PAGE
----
Thank you for the replies to the questions and the added information. It helps a lot. I believe I can now be of help with this issue.
First, let me say I can imagine how confusing and distressing this situation must be for you. On the one hand your competence is off the chart. But on the other hand life has not given you much recognition of your strengths, loyalty, loving, caring, stick-to-itness, intelligence, abilities, warmth, and all the other attributes you have. And really, this is a lifelong pattern we're confronting. What do I mean?'
I am referring to the fact that your whole childhood was patterned on you trying and trying and being beaten down and so you clench your teeth and try again. I am truly and sincerely ***** ***** amazed at your ability from your childhood and over the decades to keep being positive, even if you do take it out on your jaw! It truly is remarkable.
And this is actually the key to my answer to you that you need to consider and think about. You are clearly a loving and caring person who has had your sense of "normal" love and life taken away and damaged by your parents. You are an Adult Child of Alcoholics (ACoA), an Adult Victim of Child Abuse (AVOCA), and a survivor of Toxic Parents (name of a book). One thing that ACoA and AVOCA adults have in common:
They fluctuate between feelings that are difficult for them at best. Why?
Because deep within they have been made to feel totally unworthy, tremendous shame, undeserving. They just feel rage alternating with shame much of the time. So what to do?
When I work with ACoAs or AVOCAs, the main first goal is coming to the slow (here's where you have to work because it needs to be patient) realization that you do NOT have to be this way. So, I'm going to give you some resources to use. You are such a good person, I urge you to find a psychologist or psychotherapist who is experienced working with ACoA and AVOCA.
So here are the resources. For AVOCA, start with this site and you can do lots more searches to find other sites. For AVOCA, start with these sites and you can do lots more searches to find other sites. But remember, some are going to be commercial.
Next, a book: Toxic Parents: Overcoming Their Legacy and Reclaiming Your Life by Forward and Buck. It's a classic and easily available online or in libraries. There are other books you can find online once he's done with this one. And you can get two copies if you like and both read it and discuss the pages you've read at the same time. Treat it as a date night when you discuss the chapter you've each read.
Now for ACoA. Here's the website of the national organization. Lots of resources:
Here's the website for Janet Woititz. Since the 1980s she's been the leader in ACoA therapy. She's still speaking nationally, I believe. I use her books with my patients and think she's great. Here's her site:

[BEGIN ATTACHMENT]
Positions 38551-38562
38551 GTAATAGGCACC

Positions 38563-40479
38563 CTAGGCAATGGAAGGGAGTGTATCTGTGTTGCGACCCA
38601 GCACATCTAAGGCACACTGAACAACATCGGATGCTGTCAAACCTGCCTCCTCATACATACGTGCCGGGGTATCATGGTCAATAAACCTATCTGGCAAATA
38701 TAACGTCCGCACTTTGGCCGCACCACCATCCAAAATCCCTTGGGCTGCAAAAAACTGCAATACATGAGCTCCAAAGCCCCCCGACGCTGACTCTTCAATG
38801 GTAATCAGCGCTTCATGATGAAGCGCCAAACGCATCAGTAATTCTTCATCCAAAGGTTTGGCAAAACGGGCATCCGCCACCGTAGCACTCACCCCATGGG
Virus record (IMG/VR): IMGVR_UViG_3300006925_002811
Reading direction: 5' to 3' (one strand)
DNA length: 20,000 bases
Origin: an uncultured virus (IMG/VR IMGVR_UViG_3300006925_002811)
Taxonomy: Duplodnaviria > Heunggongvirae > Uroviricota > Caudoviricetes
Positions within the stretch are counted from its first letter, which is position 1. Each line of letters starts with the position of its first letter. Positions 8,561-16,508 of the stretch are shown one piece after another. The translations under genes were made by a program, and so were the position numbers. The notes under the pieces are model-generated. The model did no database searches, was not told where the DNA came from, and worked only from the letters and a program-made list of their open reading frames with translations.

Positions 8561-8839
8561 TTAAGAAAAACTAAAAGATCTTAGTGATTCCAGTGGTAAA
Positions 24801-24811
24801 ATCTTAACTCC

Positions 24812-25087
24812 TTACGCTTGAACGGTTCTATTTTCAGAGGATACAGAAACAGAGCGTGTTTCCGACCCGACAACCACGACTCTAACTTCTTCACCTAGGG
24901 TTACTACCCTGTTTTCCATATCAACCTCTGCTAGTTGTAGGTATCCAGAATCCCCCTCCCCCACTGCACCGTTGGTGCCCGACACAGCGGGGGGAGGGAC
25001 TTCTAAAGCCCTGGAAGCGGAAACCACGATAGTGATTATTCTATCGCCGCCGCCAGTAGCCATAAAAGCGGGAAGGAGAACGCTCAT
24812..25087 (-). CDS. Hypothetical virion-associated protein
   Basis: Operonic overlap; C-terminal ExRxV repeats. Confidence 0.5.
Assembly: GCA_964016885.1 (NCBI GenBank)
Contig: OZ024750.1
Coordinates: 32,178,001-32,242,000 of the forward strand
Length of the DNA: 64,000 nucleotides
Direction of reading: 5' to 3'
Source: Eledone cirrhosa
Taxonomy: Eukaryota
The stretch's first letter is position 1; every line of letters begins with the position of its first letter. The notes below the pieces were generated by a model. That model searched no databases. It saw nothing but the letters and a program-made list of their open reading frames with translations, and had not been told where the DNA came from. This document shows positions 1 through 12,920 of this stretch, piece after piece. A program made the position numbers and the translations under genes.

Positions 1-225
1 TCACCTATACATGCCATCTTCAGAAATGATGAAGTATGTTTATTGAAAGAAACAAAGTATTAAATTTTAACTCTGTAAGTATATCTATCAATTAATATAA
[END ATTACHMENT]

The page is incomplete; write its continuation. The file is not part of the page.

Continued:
Let me paste in for you her 13 characteristics of ACoAs. Take it to the discussion and see how many you and he recognize:
1. Adult children of alcoholics guess at what normal behavior is.
2. Adult children of alcoholics have difficulty following a project through from beginning to end.
3. Adult children of alcoholics lie when it would be just as easy to tell the truth.
4. Adult children of alcoholics judge themselves without mercy.
5. Adult children of alcoholics have difficulty having fun.
6. Adult children of alcoholics take themselves very seriously.
7. Adult children of alcoholics have difficulty with intimate relationships.
8. Adult children of alcoholics overreact to changes over which they have no control.
9. Adult children of alcoholics constantly seek approval and affirmation.
10. Adult children of alcoholics usually feel that they are different from other people.
11. Adult children of alcoholics are super responsible or super irresponsible.
12. Adult children of alcoholics are extremely loyal, even in the face of evidence that the loyalty is undeserved.
13. Adult children of alcoholics are impulsive. They tend to lock themselves into a course of action without giving serious consideration to alternative behaviors or possible consequences. This impulsively leads to confusion, self-loathing and loss of control over their environment. In addition, they spend an excessive amount of energy cleaning up the mess.
You don't have to fit every single item. You have to only begin sensing that you have a chance to be "normal", that others have gone through this and learned what "normal" is and how to attain it.
When you get to the HAVOCA web site home page (go there first) you'll see a chart called "From Victim to Survivor to Thriver". I know that the last thing you want to think of yourself as is "victim". And you are an unusual person. But see what you think of the descriptions there anyways.
So, if this seems like you connect with it and the resources, bring it up in therapy. Make it part of your therapy to really get closer to that "self" that had to hide deep within in childhood. Your doctor is so physiologically oriented that he can only think in terms of medications. But that can only numb the pain, the emotional pain. I am suggesting here that you explore the origins of your situation and emotions. You deserve that more than just what he said.
Here is the web address for Psychology Today's therapist directory. You can sort by zip codes and when you see someone who seems like they might be helpful (you can see a photo of the person!) look at the listing and see if they list trauma as something they work with and a combination of CBT and psychodynamic
therapy in their orientations. There's also a place there where it says if they will work on a sliding scale. So look for that as well. Then interview them and see if they are familiar with ACOA and AVOCA or are willing to become familiar.
Good Therapy is a non profit directory. Same idea as the one above:
Okay, I wish you the very best!
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